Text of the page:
Four sex-education tips newly-weds should know about

Team HTV Sep 04 2015

It is too common a sight in Pakistan to find a potential bride and/or groom to be filled with anxiety a day or two before their wedding. While some might argue that this anxiety is due to thoughts of the new life they are going to start and the responsibilities that come with it, a shrewder person might argue otherwise.

While some of that anxiety may be devoted to that, a better part of it is because of something else entirely. It may just be, what one can jokingly call (although believe you me, this is no joking matter), the “wedding night jitters”.

These are what most brides (and a few grooms as well) experience before their wedding. They don’t know what to expect on their wedding night. Add to that the (horror) stories, which they might have heard snippets of, from their already married relatives, and the whole idea of a wedding night becomes nightmarish.

Discussing sex is considered a taboo in our culture. As a result, many young adults, especially girls have no idea as to what it entails. Pakistani schools don’t offer sex-education classes. Such classes might have made matters easier. In addition, most mothers don’t talk to their daughters about this either.

In a society where most wedding dates are decided with the menstrual cycle of the bride-to-be in mind, the same bride isn’t aware of what exactly she will have to go through on her wedding night.

Clearly, newly-weds are in need of some sort of sex education.

This is easier said than done, however. Obviously, there can’t be a billboard announcing sex-ed classes for brides and grooms to-be. This has to be done on a more individual level. Below are some of the ways young adults can be ‘educated’.


Mothers should openly and without embarrassment brief their daughters about what to expect. They can take the help of Islamic texts as well in this matter. This will also ensure that the girl knows that sex isn’t something to be ashamed of, that even Islam talks openly about it.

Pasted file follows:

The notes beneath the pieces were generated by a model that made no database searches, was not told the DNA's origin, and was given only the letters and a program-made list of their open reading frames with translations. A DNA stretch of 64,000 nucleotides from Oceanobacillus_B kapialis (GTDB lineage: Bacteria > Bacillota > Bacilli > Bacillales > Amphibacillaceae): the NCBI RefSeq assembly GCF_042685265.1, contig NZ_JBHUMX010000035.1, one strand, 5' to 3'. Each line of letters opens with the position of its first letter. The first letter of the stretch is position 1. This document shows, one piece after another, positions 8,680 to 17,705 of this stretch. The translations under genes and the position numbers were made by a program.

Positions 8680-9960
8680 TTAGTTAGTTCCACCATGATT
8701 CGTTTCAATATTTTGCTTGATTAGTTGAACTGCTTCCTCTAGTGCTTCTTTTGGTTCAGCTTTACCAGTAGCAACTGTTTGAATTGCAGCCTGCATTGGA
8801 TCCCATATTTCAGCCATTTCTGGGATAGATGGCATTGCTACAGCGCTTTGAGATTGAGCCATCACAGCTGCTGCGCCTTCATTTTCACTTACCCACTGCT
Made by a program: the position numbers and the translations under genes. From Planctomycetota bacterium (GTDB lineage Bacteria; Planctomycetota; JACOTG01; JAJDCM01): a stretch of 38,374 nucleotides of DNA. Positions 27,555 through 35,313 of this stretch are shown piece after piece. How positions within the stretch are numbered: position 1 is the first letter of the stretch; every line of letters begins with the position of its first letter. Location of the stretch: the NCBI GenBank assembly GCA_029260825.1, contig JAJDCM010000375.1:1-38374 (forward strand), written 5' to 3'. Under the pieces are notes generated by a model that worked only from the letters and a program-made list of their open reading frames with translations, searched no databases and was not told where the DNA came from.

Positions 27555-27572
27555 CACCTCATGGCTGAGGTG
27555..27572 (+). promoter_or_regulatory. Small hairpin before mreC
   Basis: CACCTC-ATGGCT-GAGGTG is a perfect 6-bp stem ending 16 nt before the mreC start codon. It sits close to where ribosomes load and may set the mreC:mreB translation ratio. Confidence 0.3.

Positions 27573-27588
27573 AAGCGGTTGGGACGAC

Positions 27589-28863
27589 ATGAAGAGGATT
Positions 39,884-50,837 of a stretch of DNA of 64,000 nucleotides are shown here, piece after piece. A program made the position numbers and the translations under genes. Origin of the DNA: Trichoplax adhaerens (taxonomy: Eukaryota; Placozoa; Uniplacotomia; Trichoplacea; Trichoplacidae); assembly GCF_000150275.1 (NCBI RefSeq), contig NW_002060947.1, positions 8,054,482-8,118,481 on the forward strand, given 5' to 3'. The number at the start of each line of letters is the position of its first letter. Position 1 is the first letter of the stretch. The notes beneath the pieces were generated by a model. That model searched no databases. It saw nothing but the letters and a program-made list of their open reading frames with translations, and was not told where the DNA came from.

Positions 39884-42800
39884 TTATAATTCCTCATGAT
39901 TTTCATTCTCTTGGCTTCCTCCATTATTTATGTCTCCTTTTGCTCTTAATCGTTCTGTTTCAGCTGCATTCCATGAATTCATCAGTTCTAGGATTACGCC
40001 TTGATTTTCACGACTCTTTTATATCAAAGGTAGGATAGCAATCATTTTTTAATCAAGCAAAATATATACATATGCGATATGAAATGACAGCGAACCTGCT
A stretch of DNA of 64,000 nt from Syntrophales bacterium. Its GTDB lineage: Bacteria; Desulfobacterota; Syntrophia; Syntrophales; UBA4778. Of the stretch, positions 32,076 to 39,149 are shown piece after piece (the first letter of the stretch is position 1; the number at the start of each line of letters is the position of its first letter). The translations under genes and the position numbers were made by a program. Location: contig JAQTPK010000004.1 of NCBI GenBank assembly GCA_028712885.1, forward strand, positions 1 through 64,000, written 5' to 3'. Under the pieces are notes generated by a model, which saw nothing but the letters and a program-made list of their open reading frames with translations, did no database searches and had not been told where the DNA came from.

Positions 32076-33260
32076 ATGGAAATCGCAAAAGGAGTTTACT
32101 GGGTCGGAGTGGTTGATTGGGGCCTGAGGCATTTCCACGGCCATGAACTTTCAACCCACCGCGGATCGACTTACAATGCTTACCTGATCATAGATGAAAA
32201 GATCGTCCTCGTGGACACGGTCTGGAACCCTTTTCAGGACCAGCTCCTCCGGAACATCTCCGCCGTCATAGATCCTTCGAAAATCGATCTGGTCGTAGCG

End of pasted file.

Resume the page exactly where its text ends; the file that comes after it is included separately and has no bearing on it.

The potential bride and groom should get to know each other before the wedding. That means spending time together, doing activities together – because intimacy isn’t just during sex. In fact, sex does not automatically mean intimacy. On a very basic level, it is just a survival instinct (hence, the couple with five kids and no love). For it to be intimate, the couple involved has to be emotionally connected. And that can only happen if they talk, go out, share their hopes and dreams with each other. Only then can they discuss an issue as sensitive as sex with each other openly, can discuss their fears and vulnerabilities openly. This will lead to gentleness in the actual act, and pave the way for the rest of their relationship.


“With the development of the idea of personal freedom has come the feeling, on the part of many women, that they should have the right of ownership of their own bodies… Since, however, it has been for so long a time accepted idea that the husband’s right over the wife’s body was inherent, it is fitting for any young lady who takes the other perspective to make her attitude thoroughly understood by her future spouse before she certainly takes upon herself the commitments of the marriage  state.”

These are the words of one Bernarr Macfadden in his 1918’s publication Womanhood and Marriage. As he rightly says, a girl should let the guy know beforehand that she is going to use her rights as a human, and won’t be treated as if her ‘better half’ had bought her.


Also, the issue of children should be discussed beforehand between the couple. Is it a given that that there have to be kids as soon as possible? If it isn’t, then the two should be open about contraceptive methods.

For the above mentioned changes to occur, we will have to change our mindset as a people. Because the honest-to-goodness fact of the matter is that our society on the whole is too conservative for such redirection of thoughts to take place in the near future. It is too narrow-minded for this alteration to occur all at once. The most we can hope for is a gradual difference in attitudes towards sex-education tips.

So it might take 10, 15 or even 20 years for our people to be really open-minded enough about this. And that’s the best we can hope for in the stagnant form our society has taken. So if our speaking-up results in our coming generations to be free of this particular stigma, then it might just be all worth it.

About the author: Eyesha S. is a Karachi-based writer who likes to doodle about all things under the sun.

Team HTV

Team HTV:

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